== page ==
Friday, August 23, 2013


photo by notsogoodphotographyvia PhotoRee
In which Scott finally exhales:
Simon Mignolet and Asmir Begovic put on a goalkeeping clinic during Liverpool's hosting of Stoke City last Saturday.  After the Belgian initially waffled (tee hee) on a cross that Peter Crouch was able to lay off for Robert Huth to slam against the crossbar in the 8th minute, Liverpool's 'keeper was then solid throughout before foiling Jonathan Walters' attempt from the penalty spot in the game's final moments.  For his part, Stoke's Bosnian only allowed one of Liverpool's 11 shots on goal to escape his considerable reach.
Only once did I seriously question Mignolet and that was when, in the 17th minute, he was far too casual with the ball at his feet and nearly had his clearance snuffed out by the rapidly approaching Stoke forward.  But his save in the 42nd minute on Walters' excellent shot was simply brilliant.  Unfortunately, his efforts were matched at the other end by Begovic who stood up to Jordan Henderson's effort in the 34th minute and somehow reached the youngster's shot in the 63rd minute.  All that before a circus-act save on Steven Gerrard's freekick in the 79th minute.
As a Liverpool fan, the contest was enjoyable and comfortable for most of the game before frustration began to set in later on.  While the final statistics show Liverpool controlled the ball 55% of the time, that's not how the game felt.  Aside from against-the-run-of-play chances, the Reds really bossed proceedings until the final stages.  Even so, they were unable to penetrate the penalty area during the first 10 minutes until Sturridge's first goal was waived off for him being a half-step offside from the freekick.  Minutes later, Kolo Toure announced himself to Anfield with a  banging header from a corner that dented the crossbar.
25 minutes in, Stoke City began to claw their way into the competition but Liverpool were still controlling tempo and possession by winning the ball back remarkably quickly.  In fact, as the game wore on, that was the most noticeable aspect of Liverpool's play.  It was almost as if there were a rule that whoever lost the ball had to sprint and sprint, with those nearest swarming too, until they won it back.  That type of pressure led to Daniel Sturridge being with the ball at the top of the box to score a cracker by 'megging the defender and beating Begovic at the far post.  Sturridge, incidentally, was excellent, running at defenders with the ball, running selflessly without the ball and just generally being a nuisance for Stoke.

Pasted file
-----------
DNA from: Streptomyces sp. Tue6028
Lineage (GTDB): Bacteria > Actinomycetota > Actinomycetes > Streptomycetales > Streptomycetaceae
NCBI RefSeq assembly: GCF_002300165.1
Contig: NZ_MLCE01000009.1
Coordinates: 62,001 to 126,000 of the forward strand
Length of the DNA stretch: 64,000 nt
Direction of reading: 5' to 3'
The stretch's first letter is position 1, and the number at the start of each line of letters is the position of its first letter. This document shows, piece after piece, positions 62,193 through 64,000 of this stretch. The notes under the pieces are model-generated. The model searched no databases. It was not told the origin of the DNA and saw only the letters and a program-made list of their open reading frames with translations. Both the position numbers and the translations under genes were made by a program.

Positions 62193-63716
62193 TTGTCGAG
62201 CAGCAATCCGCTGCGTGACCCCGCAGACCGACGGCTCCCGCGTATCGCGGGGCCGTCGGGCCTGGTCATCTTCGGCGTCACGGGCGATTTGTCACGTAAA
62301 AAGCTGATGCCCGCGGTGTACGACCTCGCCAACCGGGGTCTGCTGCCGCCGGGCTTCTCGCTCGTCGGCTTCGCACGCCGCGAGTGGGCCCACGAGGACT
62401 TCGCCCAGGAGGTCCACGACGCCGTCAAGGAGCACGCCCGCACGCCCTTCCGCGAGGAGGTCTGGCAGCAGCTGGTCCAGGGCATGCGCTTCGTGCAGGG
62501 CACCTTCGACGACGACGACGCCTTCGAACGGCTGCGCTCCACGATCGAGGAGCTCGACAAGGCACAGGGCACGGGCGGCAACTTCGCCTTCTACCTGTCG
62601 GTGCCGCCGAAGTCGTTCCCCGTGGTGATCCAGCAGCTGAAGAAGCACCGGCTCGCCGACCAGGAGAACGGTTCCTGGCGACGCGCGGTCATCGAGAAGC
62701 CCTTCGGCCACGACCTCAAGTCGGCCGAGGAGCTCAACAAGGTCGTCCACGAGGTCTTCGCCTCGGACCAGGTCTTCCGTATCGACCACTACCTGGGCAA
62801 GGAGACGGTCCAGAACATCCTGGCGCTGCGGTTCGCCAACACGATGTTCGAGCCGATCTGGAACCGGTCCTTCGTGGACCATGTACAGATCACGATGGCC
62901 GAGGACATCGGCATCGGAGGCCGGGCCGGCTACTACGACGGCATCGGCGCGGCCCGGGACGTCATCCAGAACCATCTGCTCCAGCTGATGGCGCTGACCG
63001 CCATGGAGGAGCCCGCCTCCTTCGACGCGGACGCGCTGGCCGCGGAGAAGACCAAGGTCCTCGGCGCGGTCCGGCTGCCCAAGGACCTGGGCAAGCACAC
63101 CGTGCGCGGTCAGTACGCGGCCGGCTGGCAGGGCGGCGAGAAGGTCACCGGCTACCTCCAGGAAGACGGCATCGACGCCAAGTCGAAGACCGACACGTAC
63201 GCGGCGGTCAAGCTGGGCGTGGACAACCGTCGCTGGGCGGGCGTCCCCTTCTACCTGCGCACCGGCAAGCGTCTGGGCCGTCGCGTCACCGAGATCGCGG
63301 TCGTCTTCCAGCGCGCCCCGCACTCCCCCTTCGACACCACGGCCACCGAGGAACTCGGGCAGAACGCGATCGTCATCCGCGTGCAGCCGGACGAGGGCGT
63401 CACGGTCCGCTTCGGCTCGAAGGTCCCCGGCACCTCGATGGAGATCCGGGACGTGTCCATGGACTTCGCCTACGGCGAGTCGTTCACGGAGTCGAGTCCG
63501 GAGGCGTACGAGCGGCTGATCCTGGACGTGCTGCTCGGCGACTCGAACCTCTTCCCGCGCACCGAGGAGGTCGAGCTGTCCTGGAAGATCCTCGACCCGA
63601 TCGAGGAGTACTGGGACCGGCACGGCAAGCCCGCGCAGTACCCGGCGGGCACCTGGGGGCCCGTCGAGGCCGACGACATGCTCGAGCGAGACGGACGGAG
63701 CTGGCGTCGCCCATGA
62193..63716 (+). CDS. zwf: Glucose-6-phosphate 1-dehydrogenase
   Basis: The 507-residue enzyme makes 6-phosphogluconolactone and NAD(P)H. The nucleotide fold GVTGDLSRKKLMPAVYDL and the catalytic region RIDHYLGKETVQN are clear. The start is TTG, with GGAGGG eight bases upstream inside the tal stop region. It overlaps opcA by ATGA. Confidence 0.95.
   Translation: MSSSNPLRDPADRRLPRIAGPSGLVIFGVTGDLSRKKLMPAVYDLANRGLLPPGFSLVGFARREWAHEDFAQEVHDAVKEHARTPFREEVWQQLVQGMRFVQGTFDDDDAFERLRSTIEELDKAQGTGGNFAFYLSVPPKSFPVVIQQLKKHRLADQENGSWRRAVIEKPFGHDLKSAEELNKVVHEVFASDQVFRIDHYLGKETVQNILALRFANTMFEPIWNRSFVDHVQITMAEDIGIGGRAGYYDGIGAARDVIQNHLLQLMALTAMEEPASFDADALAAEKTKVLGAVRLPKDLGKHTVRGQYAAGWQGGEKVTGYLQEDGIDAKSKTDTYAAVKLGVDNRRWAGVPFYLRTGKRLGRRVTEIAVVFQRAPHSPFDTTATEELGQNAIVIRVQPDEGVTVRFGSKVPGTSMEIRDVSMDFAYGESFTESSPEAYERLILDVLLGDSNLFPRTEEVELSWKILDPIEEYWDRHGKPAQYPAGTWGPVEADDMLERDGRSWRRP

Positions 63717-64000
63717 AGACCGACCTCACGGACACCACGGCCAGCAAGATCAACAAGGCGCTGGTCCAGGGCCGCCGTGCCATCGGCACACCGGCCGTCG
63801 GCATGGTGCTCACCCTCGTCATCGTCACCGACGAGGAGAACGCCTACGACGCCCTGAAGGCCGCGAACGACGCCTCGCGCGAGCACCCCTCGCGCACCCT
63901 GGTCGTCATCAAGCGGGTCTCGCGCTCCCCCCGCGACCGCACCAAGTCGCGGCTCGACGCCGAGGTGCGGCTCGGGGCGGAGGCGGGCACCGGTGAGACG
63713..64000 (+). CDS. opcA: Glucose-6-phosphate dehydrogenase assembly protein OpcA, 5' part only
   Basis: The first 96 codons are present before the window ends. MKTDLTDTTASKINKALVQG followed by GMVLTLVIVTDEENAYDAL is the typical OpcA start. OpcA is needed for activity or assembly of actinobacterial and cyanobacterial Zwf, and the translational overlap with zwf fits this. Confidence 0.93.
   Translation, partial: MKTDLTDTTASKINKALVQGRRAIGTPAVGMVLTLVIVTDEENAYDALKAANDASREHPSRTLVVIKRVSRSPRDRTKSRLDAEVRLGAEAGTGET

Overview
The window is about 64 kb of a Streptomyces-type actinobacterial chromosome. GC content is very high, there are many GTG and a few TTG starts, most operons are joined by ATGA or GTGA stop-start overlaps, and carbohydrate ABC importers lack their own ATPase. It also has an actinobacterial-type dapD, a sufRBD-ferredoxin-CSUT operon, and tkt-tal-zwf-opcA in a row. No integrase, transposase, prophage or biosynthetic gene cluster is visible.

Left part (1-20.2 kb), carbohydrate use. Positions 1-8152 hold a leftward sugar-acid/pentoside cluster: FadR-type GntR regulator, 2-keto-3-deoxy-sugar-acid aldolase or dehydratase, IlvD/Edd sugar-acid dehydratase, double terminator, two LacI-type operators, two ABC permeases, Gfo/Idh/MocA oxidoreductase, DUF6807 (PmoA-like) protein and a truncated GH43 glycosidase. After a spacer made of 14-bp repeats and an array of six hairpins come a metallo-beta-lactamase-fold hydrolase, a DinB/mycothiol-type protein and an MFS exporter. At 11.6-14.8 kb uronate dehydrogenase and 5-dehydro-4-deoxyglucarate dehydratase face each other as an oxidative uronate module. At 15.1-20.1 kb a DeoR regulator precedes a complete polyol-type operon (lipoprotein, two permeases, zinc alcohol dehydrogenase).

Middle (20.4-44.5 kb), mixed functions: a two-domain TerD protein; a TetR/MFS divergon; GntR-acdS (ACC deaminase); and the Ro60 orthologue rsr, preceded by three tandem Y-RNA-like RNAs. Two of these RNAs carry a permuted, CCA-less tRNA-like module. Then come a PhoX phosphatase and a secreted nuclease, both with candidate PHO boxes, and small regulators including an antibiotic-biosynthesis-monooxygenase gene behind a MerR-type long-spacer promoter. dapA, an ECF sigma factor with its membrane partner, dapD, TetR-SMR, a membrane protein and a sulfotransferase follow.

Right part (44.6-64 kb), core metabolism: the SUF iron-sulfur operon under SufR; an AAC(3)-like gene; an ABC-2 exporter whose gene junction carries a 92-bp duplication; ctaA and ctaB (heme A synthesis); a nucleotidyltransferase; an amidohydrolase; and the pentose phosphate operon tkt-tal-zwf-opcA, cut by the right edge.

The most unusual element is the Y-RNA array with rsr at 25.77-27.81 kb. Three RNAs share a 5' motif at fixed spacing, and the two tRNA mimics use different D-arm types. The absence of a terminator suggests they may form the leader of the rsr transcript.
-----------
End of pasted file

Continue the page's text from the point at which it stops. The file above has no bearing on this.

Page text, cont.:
Liverpool's energy and pursuit did not wane during the second half and the fact that they did not score again still perplexes me.  But when I think of how brilliantly they played the ball out of the back, my fear of too few goals is somewhat mollified.  The best example was in the 57th minute when Stoke had stepped up their pressure in the attacking third but Glen Johnson and Co. simply passed the ball around confidently and patiently until they could move into the other half.
If what began as a comfortable viewing experience had morphed into mild frustration, outright exasperation took over in the 87th minute when Raheem Sterling's (on for Iago Aspas) dumb high- kick resulted in a freekick in a dangerous area.  On the ensuing play, Daniel Agger clearly had his arm in a position to block the ball and a penalty was rightly awarded.  Only moments before I had written the words "I'll take it" in my notes, referring to the inevitable 1-0 win.  With equal measures of dread and mental self-flagellation (clearly my premature note was being punished) bombarding the head now between my hands, Mignolet's heroics forced something akin to a guttural yelp to escape my tightly-squeezed orb.   That the Belgian went the right way and saved was excellent, but that he then rose again to loom large enough to parry away the follow-up effort was nothing short of brilliant.  And after he recovered from the aggressive congratulatory back-patting, administered by his teammates, that bordered on assault, Simon known as Mignolet surely felt the warm collective embrace of a grateful Kop.
The Liverpool of last year would have found a way to tie this game and give up a valuable two points, as they did against Manchester City, etc.  Should we read too much into their first game of this season in which they did not self-immolate?  Maybe not.  But I will.  Top 4 all the way.  And we don't need Henrikh Mkhitaryan, Diego Costa or Willian to do it.

This is farlieonfootie for August 23.

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